This may seem self-explanatory, but it’s important to touch on nonetheless. Positivity is a huge thing in recovery. It can be easy to lose focus and motivation, especially in long-term recovery. So, you want someone who helps you stay positive through their own positivity. You’ll also want someone who can push you to actively participate in recovery, such as by sharing in meetings and incorporating the 12 steps into your daily life.
Dos and Don’ts When Getting a Sponsor:
Do Set Boundaries
Your sponsor is there to help you navigate the program, take you through the steps, and offer fellowship and support. He is not there to diagnose you, help you with legal issues, or give you financial support. It’s very important that you and your sponsor set boundaries regarding these things and that you continuously respect them. Your sponsor should be able to give you the time and focus you need from him, but remember that he has a life too. Respect it and he’ll respect yours.
Do Stay Open
The only way your sponsor can help you is if you’re open and honest with them. I realize that this is a hard thing to do for many people, but your efforts will pay off. Your sponsor is there to offer emotional support and give you advice. They’re not there to judge or criticize you. After all, sponsors are recovering addicts too.
Do Get Outside Help As Well
Your sponsor will be a big help in your recovery. However, there are some things that he or she can’t help. Sponsors are not perfect and generally don’t have professional training. If you feel like you need professional therapy, don’t be afraid to look for a counselor or therapist as well.
Do Have Faith in Yourself
Sponsors will help with a lot of things in recovery, but it’s important that you put faith in yourself too. You don’t need to rely on your sponsor for everything. Remember that you’re incredibly capable and strong in and of yourself as well.
Don’t Decide Too Quickly
Choosing a sponsor is something you should put a lot of thought into. You should avoid making any rash decisions during this process. Instead, talk to many different people, observe the way they interact with others, and take the time to find the person you click with best.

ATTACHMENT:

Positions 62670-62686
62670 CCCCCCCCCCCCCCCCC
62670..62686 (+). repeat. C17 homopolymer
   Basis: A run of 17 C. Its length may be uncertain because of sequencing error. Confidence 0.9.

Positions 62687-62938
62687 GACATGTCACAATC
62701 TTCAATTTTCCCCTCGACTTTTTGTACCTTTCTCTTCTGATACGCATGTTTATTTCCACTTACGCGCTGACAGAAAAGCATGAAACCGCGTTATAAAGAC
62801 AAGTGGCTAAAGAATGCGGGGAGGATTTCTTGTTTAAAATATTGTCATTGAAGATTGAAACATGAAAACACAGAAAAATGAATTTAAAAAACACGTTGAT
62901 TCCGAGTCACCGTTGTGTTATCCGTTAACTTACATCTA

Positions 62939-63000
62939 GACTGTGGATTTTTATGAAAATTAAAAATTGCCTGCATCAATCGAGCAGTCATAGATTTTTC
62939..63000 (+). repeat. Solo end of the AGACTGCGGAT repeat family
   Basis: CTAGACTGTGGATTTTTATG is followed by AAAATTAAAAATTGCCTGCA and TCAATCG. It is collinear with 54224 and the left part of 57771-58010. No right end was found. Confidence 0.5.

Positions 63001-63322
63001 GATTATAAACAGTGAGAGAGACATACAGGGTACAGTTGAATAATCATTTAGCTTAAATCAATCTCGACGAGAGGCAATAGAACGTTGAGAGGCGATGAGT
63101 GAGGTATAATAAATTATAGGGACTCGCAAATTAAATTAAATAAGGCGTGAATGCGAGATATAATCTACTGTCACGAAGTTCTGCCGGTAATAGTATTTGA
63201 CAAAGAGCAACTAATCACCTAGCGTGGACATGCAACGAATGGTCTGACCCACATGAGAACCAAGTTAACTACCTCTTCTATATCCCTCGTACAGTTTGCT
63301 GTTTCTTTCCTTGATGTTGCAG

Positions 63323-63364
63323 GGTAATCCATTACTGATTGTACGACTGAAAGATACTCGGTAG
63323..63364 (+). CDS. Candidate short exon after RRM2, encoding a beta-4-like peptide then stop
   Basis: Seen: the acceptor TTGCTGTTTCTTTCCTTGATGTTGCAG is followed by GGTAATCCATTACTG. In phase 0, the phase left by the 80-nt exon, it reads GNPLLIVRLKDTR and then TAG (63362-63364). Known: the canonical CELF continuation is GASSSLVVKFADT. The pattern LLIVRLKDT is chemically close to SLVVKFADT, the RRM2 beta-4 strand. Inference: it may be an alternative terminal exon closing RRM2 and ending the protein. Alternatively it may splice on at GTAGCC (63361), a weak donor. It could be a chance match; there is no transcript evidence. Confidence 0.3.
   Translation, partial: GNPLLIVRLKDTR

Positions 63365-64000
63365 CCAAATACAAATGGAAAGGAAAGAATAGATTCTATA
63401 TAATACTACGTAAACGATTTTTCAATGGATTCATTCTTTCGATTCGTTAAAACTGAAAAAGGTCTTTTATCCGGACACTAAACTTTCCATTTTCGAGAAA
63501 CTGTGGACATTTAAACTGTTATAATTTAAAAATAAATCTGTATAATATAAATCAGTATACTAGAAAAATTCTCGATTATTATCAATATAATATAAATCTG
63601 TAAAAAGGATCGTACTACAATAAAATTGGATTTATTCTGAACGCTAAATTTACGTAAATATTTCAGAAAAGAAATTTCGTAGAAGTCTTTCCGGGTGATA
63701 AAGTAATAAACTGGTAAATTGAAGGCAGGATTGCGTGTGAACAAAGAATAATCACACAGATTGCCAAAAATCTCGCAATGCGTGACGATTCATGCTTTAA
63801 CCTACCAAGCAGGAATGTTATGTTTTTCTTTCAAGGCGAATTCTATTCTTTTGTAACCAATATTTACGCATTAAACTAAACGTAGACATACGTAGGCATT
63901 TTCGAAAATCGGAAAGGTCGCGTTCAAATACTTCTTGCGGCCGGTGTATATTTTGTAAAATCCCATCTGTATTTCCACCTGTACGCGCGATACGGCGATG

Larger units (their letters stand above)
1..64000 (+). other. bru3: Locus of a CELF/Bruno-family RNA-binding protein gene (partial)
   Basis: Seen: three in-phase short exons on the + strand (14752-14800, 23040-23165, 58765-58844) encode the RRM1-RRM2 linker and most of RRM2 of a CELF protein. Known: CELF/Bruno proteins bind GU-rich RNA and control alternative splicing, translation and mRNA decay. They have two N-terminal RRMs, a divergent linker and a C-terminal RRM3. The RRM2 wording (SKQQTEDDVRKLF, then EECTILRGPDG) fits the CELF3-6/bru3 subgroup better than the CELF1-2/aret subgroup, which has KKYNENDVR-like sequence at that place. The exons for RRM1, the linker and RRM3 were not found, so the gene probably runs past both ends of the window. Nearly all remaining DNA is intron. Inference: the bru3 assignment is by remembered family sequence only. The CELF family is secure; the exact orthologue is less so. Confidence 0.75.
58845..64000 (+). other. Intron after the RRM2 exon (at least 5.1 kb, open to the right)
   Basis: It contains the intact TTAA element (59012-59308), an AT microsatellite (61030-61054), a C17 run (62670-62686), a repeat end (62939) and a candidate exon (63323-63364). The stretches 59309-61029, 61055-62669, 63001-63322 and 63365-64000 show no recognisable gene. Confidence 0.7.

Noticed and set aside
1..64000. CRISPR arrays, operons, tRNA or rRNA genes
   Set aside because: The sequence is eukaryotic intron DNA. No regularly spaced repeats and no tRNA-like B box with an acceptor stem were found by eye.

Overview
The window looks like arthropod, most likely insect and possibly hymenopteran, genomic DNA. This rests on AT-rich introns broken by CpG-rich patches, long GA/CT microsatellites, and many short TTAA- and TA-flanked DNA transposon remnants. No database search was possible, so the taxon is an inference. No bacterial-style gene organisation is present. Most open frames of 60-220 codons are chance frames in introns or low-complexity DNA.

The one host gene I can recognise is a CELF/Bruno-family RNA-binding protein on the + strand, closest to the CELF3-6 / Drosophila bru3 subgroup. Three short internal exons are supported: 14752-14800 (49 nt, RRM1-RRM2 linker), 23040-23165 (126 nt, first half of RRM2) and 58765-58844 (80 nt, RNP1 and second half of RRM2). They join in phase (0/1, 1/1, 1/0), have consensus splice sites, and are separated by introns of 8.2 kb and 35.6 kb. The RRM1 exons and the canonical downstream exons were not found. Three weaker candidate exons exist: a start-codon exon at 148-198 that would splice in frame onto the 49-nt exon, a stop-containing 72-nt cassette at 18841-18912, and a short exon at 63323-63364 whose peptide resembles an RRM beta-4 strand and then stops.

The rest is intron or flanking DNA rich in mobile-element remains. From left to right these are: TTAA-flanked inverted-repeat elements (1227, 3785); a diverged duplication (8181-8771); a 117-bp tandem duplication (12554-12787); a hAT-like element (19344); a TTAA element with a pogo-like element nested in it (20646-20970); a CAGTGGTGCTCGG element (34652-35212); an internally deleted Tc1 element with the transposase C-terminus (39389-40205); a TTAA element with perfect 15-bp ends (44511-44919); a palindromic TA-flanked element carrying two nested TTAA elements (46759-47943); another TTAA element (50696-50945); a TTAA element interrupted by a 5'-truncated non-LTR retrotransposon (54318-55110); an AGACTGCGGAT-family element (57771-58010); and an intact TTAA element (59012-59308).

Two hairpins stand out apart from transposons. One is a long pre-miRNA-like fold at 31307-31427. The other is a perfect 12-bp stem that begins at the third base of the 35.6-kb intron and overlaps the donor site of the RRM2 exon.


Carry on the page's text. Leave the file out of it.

Don’t Get Romantically Involved
Getting romantically involved with your sponsor is one of the quickest ways to destroy that relationship. It is also very detrimental to your recovery as a whole. If you and your sponsor are romantically involved, your relationship will become convoluted and biased. It will be impossible for them to give you the right type of support and guidance.
- Tip: Remember that the unofficial “13th step” does exist. Unfortunately, people sometimes prey on recovery newcomers. Be wary of the people who seem too eager and insistent on taking you out.
Don’t Stay in an Unhealthy Sponsorship
If your relationship is not working out with one person, it’s perfectly okay to switch sponsors. Sometimes we outgrow certain relationships as we mature and experience things. If your relationship with your sponsor isn’t mutually rewarding anymore, don’t feel obligated to stay with that person. Do what’s best for your recovery. Additionally, you should also find another sponsor if yours relapses. Relapse is an unfortunate but normal part of recovery. And while your sponsor may be a type of role model for you, they’re only human.
A Sponsor Might Not Be Your Thing
While utilizing a sponsor is typically recommended in AA, it’s not required. Some people do better without one. And that’s okay. But it’s important to make sure that you are still receiving the fellowship support either way. If you don’t want to get a sponsor, consider utilizing other support channels, such as your treatment facility’s alumni program.
Finding and building that bond with a sponsor can be an exciting, eye-opening, and healing experience. Just make sure your put a good amount of thought into your decision and remember to do whatever is best for your own recovery.
A sponsor can help you stay sober, but you have to get sober first. If you or someone you know is struggling with addiction, New Start can help. Call us at 855-737-7363 for a free and confidential screening.